Over the weekend, Izzy gave me some less than pleasant rides. And even though he was a bit of an ass, I still felt great about what we did. Sean Cunningham, owner and trainer at STC Dressage, has given me some especially powerful tools. And even better is that I know when and how to use them. During Sunday's lesson, Izzy decided to spook at the ranch owner's horse as they walked by. I am okay with spooking at unusual stuff, but a horse calmly walking by is not one of them. I didn't get frustrated or angry; I simply slowed everything down so that Izzy's mental hamsters could get back on their wheel.
I was rewarded with a horse who got right back to work. Now that I have control, Sean is able to help me work on real stuff. Lately, that has meant tweaking my aids and my position which has allowed me to feel some brand new things. The more relaxed and loose I am through my body, the more I have been able to positively affect Izzy's body. I am starting to feel subtle things that simply weren't there even a month ago.
I've always known what was meant by holding the horse with your seat, but I was never strong enough or balanced enough to do it. Now, my seat plugs into the saddle, and I am relying less and less on my reins to slow down or even halt. My control over Izzy's shoulders is also vastly improved. Sean had me really think about how I could move Izzy's shoulders around by riding renvers. To my surprise, I felt exactly what he was talking about.
I've also been working on my chicken wing elbows - I find that my right elbow wants to stick out. After watching me for a few moments on Sunday, Sean pointed out that my right elbow sticks out when I pull on the inside rein. I do that because I can't get the inside bend. Sean commented that it wasn't a bend issue. Instead, he explained that it happens when I let the left shoulder fall out. By straightening the shoulders and getting them in front of Izzy's haunches, I was able to put Izzy on the outside rein which allowed me to carry my right hind in front of myself instead of back and out.
The work I've been doing with Sean has been so subtle and very specific. The more balanced that I get as a rider, the more effective I become with just small tweaks here and there. By staying loose through my ankles, knees, hips and shoulders, Izzy stays softer which gives me even more control. When I watch videos of my rides, I still don't recognize the changes in my riding, but I definitely see how much fancier Izzy is beginning to look. He doesn't have the sewing machine trot from just a year or so ago, and he's beginning to get some bounce in his stride. This tells me I am riding better and better.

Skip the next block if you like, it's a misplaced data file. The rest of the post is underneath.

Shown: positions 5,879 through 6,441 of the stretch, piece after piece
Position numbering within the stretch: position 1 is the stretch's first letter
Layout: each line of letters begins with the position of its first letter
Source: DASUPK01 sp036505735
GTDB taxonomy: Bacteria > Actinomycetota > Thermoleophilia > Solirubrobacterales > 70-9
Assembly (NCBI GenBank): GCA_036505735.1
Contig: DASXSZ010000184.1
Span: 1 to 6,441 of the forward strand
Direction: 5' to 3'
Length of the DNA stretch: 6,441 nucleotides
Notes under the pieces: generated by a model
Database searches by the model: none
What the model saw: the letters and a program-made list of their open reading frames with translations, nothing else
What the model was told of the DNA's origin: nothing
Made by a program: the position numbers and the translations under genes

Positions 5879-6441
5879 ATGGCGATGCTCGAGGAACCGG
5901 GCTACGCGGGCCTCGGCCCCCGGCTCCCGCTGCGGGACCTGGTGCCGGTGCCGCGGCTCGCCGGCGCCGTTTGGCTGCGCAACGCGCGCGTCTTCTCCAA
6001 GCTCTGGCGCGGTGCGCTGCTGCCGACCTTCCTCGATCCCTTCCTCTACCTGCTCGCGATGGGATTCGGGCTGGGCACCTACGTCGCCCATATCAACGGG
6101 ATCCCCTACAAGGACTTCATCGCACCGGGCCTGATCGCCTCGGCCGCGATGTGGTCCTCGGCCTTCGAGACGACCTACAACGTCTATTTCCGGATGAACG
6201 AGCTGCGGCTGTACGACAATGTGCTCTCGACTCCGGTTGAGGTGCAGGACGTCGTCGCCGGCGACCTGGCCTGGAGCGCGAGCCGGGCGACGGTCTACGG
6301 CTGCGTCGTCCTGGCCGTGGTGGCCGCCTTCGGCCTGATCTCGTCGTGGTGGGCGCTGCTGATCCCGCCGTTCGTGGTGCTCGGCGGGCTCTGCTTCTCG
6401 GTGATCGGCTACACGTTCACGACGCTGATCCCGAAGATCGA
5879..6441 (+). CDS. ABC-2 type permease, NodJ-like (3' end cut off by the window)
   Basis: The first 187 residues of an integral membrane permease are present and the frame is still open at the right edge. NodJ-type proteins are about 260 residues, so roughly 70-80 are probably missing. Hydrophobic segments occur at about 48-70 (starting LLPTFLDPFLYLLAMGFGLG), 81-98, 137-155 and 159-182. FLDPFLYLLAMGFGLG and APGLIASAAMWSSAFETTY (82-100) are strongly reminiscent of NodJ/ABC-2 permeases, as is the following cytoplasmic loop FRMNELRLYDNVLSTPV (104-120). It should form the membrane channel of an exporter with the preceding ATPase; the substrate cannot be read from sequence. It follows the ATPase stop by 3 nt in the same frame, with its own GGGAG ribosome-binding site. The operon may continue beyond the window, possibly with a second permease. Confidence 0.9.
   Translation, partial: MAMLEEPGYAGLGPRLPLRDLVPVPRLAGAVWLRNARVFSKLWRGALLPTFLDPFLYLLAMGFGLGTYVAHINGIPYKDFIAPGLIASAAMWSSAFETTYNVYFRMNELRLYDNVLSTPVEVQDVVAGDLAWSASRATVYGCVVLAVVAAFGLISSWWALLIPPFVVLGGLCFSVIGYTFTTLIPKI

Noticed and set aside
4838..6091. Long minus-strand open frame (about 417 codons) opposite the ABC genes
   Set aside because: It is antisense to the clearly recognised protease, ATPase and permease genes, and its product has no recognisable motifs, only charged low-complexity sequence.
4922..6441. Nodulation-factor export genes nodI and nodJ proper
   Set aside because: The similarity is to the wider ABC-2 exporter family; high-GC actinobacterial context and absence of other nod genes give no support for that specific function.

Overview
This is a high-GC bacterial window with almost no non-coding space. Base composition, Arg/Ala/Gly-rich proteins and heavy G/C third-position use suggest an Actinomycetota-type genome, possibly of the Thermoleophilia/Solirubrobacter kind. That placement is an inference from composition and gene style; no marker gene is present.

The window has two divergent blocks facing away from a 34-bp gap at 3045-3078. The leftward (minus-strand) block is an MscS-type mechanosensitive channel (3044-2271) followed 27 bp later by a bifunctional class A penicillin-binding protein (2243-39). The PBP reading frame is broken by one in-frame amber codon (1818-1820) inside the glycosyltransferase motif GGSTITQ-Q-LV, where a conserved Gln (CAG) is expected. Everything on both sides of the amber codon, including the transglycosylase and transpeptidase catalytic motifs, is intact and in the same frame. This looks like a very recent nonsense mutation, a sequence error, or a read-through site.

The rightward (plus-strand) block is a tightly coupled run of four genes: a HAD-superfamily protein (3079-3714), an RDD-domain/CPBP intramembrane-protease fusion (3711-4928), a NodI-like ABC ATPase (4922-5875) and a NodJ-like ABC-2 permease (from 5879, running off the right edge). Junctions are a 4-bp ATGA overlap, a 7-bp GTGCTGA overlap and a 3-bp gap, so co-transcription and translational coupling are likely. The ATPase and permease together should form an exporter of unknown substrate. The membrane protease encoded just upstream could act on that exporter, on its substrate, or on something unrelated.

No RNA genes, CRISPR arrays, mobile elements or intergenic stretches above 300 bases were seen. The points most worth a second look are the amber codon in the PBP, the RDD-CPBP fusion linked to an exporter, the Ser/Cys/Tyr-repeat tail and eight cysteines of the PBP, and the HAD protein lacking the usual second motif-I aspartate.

When I quit trying to succeed and ride my horse instead, my riding gets a whole lot better.
M.A.R.E - Week 17
Today is my final day as a MARE volunteer. While I am looking forward to having my Wednesdays back, I'm also a bit sad to be leaving. Being a volunteer has been a very rewarding experience.
Wednesday afternoons have really filled up. We have four kiddos that ride in three lessons while I am there, a little boy, two girls, and the 5th grader that has quickly become my favorite. Last Wednesday, our first little guy was a no-show which was disappointing as Trainer 2 had worked on some songs to try to get him to engage with us. The two girls showed up for their lesson though as did our last kiddo of the day.
My little lady rider got to use the reins for stopping and turning. Since she's a little uncoordinated, the reins were clipped to the riding halter so that she wouldn't annoy Cricket. Instead of the rides where the kids find puzzle pieces or toss bean bags into buckets, the lesson was about influencing the horse with the reins in order to execute right and left turns.
For the 5th Grader's lesson, he was working on go, whoa, and turning almost solo. My job was to be there in case of an emergency or spook. He used a side walker for one lap around the arena, but after that it was just him and me with Trainer 1 keeping a close eye.
It was by far the funnest lesson I've done at MARE. T1 set up a speaker and asked our 5th Grader what kind of music he liked. She had him do a Red Light- Green Light sort of game where he whoa'ed Smoothie when the music stopped and then sent him forward when the music started up again. For turning right and left, she had him follow her around the arena as she weaved between cones and did figure eights.
It's a challenge for the horse handler to keep control while still allowing the rider to be effective with the aids. Smoothie followed T1 to some degree, and I am sure my body position affected him in the turns as well, but I really did try to let the rider make the turns without my help. It was so much fun to see our rider feel empowered as he rode.